We all know what the voice of the world is saying to our daughters. Succeed in school. Dominate in sports. Be popular. And most of all, look gorgeous. And sadly, we are all familiar with how detrimental this societal pressure can be on our girls’ self-image.
The pressure may be more intense today than when I was in school – back when “look gorgeous” included “getting a perm” – but the messages are about the same. It seems like an intensification of the same old struggle.
Let's identify the real problem.
I’ve thought a lot about how to be a more impactful voice for my girls than “the voice of the world.” But my challenge has been figuring out what we even mean by “the voice of the world” or “society” or “popular culture,” anyway. It sounds like some disembodied, impersonal spirit.
But no, let’s name names. We’re talking about the evil one:
“For we are not contending against flesh and blood, but against the principalities, against the powers, against the world rulers of this present darkness, against the spiritual hosts of wickedness in the heavenly places” (Eph. 6:12).
Once we’ve boldly identified the real problem, it seems easy to point to the remedy: Our Lord and Savior. But even knowing that Jesus is the answer, we’re still asking difficult questions. How do we lead young women to the wellspring of Jesus’ love and grace? How do we connect them to the river of His love, which runs deeper than any place the world’s voice can reach?
Reality is truly beautiful.
One way the devil lies to our children about reality is by focusing on unreality. And the best antidote to unreality is, of course, reality. How can we root our girls in God’s beautiful reality?
The natural, created world offers a great opportunity for this. It is a place where they can come to know and see and understand what beauty is. A nest of eggs, a chattering brook, a fuzzy caterpillar, a wildflower… the beauty of these things points to the Creator of beauty, “nature’s God.”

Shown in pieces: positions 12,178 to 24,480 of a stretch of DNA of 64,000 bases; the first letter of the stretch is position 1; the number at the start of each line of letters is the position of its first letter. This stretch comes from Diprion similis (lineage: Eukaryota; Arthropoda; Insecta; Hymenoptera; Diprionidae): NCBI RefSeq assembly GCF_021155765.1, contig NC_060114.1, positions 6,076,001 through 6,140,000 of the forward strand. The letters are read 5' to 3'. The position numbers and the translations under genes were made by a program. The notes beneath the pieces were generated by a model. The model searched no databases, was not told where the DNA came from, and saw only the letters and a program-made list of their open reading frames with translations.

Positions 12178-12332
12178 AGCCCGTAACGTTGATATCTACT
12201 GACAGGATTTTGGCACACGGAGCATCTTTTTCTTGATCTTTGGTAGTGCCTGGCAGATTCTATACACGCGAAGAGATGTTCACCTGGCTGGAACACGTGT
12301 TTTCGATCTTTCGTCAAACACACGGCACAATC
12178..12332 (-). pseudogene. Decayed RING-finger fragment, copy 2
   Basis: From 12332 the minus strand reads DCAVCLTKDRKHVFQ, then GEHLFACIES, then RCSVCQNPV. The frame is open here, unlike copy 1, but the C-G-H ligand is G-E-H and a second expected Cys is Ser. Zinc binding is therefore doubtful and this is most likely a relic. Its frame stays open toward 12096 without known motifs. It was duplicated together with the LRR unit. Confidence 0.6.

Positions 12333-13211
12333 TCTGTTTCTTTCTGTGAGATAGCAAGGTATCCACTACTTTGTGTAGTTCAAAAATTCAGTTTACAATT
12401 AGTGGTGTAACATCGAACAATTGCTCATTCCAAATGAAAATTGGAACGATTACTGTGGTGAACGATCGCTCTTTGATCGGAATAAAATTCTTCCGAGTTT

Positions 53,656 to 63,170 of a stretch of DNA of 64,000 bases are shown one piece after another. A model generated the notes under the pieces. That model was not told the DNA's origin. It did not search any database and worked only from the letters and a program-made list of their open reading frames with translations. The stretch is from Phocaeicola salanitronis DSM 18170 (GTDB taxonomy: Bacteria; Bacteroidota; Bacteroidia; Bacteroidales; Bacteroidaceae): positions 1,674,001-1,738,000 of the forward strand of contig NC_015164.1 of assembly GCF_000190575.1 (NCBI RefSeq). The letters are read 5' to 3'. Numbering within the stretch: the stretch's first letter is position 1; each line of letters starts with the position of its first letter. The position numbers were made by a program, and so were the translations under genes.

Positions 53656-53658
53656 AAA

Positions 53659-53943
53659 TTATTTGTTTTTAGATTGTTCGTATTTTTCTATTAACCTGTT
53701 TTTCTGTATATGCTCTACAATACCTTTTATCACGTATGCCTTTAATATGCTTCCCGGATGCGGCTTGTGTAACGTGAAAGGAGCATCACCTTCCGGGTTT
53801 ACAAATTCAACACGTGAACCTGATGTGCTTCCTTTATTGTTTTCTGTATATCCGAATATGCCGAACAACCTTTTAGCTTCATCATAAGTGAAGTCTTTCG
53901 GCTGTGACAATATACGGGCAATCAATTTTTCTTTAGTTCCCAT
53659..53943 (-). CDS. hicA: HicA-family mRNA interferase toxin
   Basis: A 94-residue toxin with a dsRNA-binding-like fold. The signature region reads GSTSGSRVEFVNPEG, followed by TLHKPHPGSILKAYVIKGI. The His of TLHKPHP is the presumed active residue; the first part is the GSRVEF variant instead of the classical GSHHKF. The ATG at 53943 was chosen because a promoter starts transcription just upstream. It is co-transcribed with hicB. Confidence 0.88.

In nature we find that a beautiful thing is one that is fully what God created it to be.
All the natural things around us glorify God by living out His plan for them, large or small. When my daughter gets the time and the inner quiet to absorb this, she can see that the God who made the hummingbird just to delight her, also made her to delight Him-- and that she can best delight Him by being the woman He lovingly, artistically created her to be.
Here are two things I hope to teach my daughters about beauty:
- True beauty is simple. Simplicity is such an undervalued virtue today, so I look to appreciate with my children the simple beauty of things we encounter. The deep blue-ness of a toddler’s eyes, the memory of the way Grandma’s house smelled when she was cooking… Stop and notice the simple beauty of these things. They are not complicated or ornamented, they are not there “for show,” and they reflect God’s infinite beauty.
- True beauty is authentic. Digital editing could make that toddler’s eyes bluer in a photo. But I think my children would all agree that the real thing, in person, would beat the photo for beauty. I pray that my girls believe that each person’s beauty resides in his or her commitment to living out God’s call authentically.
God makes beautiful things.
Creation is beautiful because its author is Beauty itself. Let’s help our daughters appreciate themselves as gifts of their Creator, gifts that reflect, in an even deeper way than the things of the natural world, His awe-inspiring beauty.
Suzan Sammons is Mom to 6 daughters (toddler to college-age) and 1 teenage son. She is a homeschooling mother and a writer and editor with The Saragossa Group.